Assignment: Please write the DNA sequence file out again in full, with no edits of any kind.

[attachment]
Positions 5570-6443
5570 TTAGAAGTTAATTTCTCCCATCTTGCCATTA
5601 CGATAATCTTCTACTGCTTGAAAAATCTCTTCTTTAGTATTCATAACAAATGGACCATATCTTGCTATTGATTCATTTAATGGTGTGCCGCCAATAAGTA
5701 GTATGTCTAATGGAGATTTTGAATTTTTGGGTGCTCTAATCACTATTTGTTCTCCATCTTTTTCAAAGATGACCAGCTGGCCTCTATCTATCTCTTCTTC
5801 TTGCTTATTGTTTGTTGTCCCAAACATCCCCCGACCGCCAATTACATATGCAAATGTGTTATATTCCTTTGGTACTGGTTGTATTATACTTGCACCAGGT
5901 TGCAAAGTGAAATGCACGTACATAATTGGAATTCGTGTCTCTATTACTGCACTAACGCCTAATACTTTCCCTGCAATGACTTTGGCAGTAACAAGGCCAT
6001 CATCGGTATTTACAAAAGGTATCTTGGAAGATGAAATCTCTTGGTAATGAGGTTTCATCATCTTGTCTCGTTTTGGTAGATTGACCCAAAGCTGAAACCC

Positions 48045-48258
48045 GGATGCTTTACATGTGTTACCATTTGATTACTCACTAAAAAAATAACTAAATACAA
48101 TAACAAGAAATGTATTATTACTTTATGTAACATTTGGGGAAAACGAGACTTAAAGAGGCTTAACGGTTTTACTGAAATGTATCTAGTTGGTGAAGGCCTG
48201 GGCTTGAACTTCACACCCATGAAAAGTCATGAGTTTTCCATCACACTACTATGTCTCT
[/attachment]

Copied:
Positions 5570-6443
5570 TTAGAAGTTAATTTCTCCCATCTTGCCATTA
5601 CGATAATCTTCTACTGCTTGAAAAATCTCTTCTTTAGTATTCATAACAAATGGACCATATCTTGCTATTGATTCATTTAATGGTGTGCCGCCAATAAGTA
5701 GTATGTCTAATGGAGATTTTGAATTTTTGGGTGCTCTAATCACTATTTGTTCTCCATCTTTTTCAAAGATGACCAGCTGGCCTCTATCTATCTCTTCTTC
5801 TTGCTTATTGTTTGTTGTCCCAAACATCCCCCGACCGCCAATTACATATGCAAATGTGTTATATTCCTTTGGTACTGGTTGTATTATACTTGCACCAGGT
5901 TGCAAAGTGAAATGCACGTACATAATTGGAATTCGTGTCTCTATTACTGCACTAACGCCTAATACTTTCCCTGCAATGACTTTGGCAGTAACAAGGCCAT
6001 CATCGGTATTTACAAAAGGTATCTTGGAAGATGAAATCTCTTGGTAATGAGGTTTCATCATCTTGTCTCGTTTTGGTAGATTGACCCAAAGCTGAAACCC

Positions 48045-48258
48045 GGATGCTTTACATGTGTTACCATTTGATTACTCACTAAAAAAATAACTAAATACAA
48101 TAACAAGAAATGTATTATTACTTTATGTAACATTTGGGGAAAACGAGACTTAAAGAGGCTTAACGGTTTTACTGAAATGTATCTAGTTGGTGAAGGCCTG
48201 GGCTTGAACTTCACACCCATGAAAAGTCATGAGTTTTCCATCACACTACTATGTCTCT